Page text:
France vs Germany: a football rivalry 30 years in the making
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While the French football team concentrate on the make-or-break game against Germany on Friday, legions of French fans see the World Cup quarter-final clash as an opportunity to settle the score against a historic rival.
For ‘Les Bleus’, who remain unbeaten in the World Cup, Germany represent by far the toughest opposition they have faced in the competition to date. Also, Germany is in many ways France’s World Cup bogey team, having knocked them out of the tournament in the semi-finals in 1982 and 1986.
But it was the controversial way in which West Germany beat France in the 1982 World Cup semi-finals in Spain that has remained painfully etched in the minds of French fans.
“The memory of that game is full of regret, disappointment and bitterness,” Alain Giresse, who scored a goal for France in the infamous match, told FRANCE 24 by telephone from Rio de Janeiro. “Missing the chance to be in the final is one of my big regrets, and one that I will always carry.”
With a 1-1 score in the second half, French defender Patrick Battiston made a break toward the German goal, tapping the ball past the charging goalkeeper Harald Schumacher. While Battiston’s strike narrowly bounced wide, the video replay shows Schumacher hitting Battiston squarely in the head with his hip.
Battiston collapsed on the field in Seville unconscious.
Controversy and collapse
Players rushed to his aide and waved frantically for assistance. Teamate Michel Platini has since said that he thought the defender was dead, saying, “He had no pulse. He was so pale.”
French fury was sparked during all the ensuing drama by Schumacher remaining calmly on the six-yard line, appearing oblivious to Battiston’s clearly serious injury and looking simply impatient for the match to re-start.
Controversially, and long in the memories of French fans, the referee did nothing and did not give so much as a free kick.
The French defender - with two missing teeth, three cracked ribs and a damaged vertebra - was finally stretchered off the pitch.
France took the lead 3-1 in extra time, only to see their goal advantage heartbreakingly wiped out and to eventually lose on penalties.
And in the post-match interviews, Schumacher did not apologise.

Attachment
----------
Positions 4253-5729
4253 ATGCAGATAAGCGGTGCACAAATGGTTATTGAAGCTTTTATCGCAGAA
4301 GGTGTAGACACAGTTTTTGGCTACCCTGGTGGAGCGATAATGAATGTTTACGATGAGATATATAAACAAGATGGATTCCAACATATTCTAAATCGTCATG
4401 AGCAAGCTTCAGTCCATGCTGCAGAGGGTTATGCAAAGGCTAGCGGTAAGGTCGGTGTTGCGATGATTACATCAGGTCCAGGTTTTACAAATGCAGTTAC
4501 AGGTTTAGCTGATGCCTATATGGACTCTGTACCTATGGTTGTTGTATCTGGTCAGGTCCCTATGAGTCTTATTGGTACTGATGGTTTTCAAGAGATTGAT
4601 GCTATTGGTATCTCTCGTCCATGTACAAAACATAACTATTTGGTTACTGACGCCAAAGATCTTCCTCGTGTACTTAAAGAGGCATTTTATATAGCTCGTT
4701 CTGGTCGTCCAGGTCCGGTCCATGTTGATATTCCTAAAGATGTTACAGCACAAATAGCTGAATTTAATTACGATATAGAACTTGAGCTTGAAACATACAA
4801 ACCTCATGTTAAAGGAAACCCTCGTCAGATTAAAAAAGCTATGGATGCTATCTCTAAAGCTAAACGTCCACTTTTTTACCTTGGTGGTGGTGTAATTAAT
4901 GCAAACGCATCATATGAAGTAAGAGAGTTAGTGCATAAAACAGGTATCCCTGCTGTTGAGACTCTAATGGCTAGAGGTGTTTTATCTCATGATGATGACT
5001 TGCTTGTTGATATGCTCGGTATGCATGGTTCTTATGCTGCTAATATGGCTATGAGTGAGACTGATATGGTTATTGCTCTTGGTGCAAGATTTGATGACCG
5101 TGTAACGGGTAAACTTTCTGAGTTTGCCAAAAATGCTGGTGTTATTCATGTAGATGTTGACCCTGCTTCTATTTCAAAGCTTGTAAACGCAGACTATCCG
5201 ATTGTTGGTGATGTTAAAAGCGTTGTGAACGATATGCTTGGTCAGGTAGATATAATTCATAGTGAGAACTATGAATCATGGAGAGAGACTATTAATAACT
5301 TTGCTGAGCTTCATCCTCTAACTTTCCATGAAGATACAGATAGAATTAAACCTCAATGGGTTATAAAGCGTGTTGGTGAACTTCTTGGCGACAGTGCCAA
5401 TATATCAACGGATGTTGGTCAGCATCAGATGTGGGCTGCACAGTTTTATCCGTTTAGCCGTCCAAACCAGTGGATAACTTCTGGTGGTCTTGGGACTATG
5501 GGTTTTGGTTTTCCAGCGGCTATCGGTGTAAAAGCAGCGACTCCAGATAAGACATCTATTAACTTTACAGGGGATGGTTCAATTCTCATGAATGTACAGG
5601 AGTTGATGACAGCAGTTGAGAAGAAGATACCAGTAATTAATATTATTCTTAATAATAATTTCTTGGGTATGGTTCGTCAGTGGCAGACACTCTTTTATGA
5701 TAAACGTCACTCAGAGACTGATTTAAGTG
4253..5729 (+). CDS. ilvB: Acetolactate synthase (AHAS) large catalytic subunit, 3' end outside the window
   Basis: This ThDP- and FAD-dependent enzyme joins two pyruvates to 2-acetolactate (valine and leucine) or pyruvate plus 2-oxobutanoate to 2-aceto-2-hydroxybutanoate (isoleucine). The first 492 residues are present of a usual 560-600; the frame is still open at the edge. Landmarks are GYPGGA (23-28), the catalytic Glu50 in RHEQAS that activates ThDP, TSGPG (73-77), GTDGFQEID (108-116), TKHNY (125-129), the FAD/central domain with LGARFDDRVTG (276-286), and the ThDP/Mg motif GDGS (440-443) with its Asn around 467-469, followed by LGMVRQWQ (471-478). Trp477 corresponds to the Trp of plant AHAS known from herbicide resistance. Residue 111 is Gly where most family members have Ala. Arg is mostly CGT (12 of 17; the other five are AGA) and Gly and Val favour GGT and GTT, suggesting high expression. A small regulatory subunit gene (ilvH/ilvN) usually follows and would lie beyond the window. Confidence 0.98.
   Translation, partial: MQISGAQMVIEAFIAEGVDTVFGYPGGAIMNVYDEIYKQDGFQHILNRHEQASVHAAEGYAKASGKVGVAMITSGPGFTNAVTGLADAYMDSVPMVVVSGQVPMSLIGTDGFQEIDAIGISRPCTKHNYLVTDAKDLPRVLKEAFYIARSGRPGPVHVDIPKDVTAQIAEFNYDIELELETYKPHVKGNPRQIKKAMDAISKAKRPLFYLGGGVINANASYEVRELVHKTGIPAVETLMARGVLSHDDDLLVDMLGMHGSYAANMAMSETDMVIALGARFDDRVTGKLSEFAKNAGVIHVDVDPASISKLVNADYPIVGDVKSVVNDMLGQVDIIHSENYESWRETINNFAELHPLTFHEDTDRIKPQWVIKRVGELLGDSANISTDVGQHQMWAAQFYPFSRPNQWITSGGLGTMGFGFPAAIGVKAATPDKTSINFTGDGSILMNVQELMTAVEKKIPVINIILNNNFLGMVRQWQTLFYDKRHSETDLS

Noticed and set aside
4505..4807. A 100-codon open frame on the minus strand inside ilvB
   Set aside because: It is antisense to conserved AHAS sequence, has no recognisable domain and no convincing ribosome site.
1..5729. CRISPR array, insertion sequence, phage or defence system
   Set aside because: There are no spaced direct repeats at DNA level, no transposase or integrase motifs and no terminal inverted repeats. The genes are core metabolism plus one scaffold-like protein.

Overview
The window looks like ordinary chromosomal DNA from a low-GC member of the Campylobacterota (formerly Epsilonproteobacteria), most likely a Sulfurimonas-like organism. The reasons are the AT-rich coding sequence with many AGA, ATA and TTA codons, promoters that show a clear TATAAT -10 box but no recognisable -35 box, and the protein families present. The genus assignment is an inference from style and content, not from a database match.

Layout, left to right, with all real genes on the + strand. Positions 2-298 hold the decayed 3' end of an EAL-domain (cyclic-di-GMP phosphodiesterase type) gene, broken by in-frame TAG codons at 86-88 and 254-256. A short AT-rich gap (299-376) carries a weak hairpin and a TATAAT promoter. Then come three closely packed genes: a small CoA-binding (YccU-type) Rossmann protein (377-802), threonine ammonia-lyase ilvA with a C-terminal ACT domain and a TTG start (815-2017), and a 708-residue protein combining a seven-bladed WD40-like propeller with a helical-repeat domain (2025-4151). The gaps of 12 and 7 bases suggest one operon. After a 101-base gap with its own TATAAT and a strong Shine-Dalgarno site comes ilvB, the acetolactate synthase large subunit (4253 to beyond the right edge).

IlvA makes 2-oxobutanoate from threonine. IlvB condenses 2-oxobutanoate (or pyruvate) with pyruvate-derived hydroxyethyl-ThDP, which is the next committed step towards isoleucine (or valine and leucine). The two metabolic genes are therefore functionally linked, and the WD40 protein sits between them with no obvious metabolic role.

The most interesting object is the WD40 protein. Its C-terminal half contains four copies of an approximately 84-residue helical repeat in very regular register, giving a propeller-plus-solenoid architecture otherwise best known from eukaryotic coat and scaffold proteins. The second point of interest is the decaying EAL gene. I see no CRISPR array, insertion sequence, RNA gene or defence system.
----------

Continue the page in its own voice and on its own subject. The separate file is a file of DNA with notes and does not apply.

In a post-World Cup poll in a newspaper for the least popular person among the French, Schumacher shaded Adolf Hitler into second place.
“The refereeing was regrettable,” Giresse said in reference to the fact that the collision was left unsanctioned. “There was the act of violence that took out a player, but there were other errors that also cost us the game.”
The two teams met again at the same stage four years later in Mexico, but their would be no revenge for the French, who lost the game 2-0.
Since then, France and Germany have squared off in numerous friendlies, but Friday’s showdown will be the first on a World Cup stage in almost three decades.
‘The night in Seville’
The bitter defeat, woefully dubbed “The night in Seville” by the French, echoed far beyond the football pitch in the years to follow.
It’s become the subject of books and a documentary, and has been alluded to in more than one pop song.
In the 2006 French film “Un ticket pour l'espace" (“A ticket to Space”), a security guard played by former rugby player Vincent Moscato decides to change careers after watching Schumacher’s reckless tackle.
In his book “Seville 1982 : France - Allemagne : le match du siècle" (Seville 1982: France-Germany: the match of the century) journalist and writer Pierre-Louis Basse recalled experiencing the defeat as a painful and personal wound – one that is yet to heal.
“How many of us on that late Thursday evening took an oath to never step on the other side of the Rhine? I’ve been limping on since July 8, 1982. I’m certain millions of inconsolable fans are by my side,” says Basse in his book.
Turning over a new leaf?
Nevertheless, Basse says that fateful night belongs to a different era, and that it’s a mistake to think of that momentous night when facing Germany on Friday.
“The world has changed and the game has changed profoundly. We now have a globalised football system, where [French striker Frank] Ribery plays for Bayern [Munich] and [Karim] Benzema plays for Real Madrid,” Basse told FRANCE 24. “Today’s players are not hung up about the incident, that’s just the way it is.”
French coach Didier Deschamps has used this line of argument to fend off questions from reporters in Brazil about the supposed enmity between the two European sides.
“What do you want me to tell them?” Deschamps retorted during a recent press conference. “None of them were even alive at that time.”
While a post-1982 generation of French athletes may be playing only for a spot in the semi-finals, and not some sort of historic retribution, former football star Giresse says the old rivalry is still smouldering elsewhere.
“I see it on a day-to-day basis, and I’ve been surprised by the number of people who want to know about what happened that night. That game has remained stuck in people’s minds,” he said.
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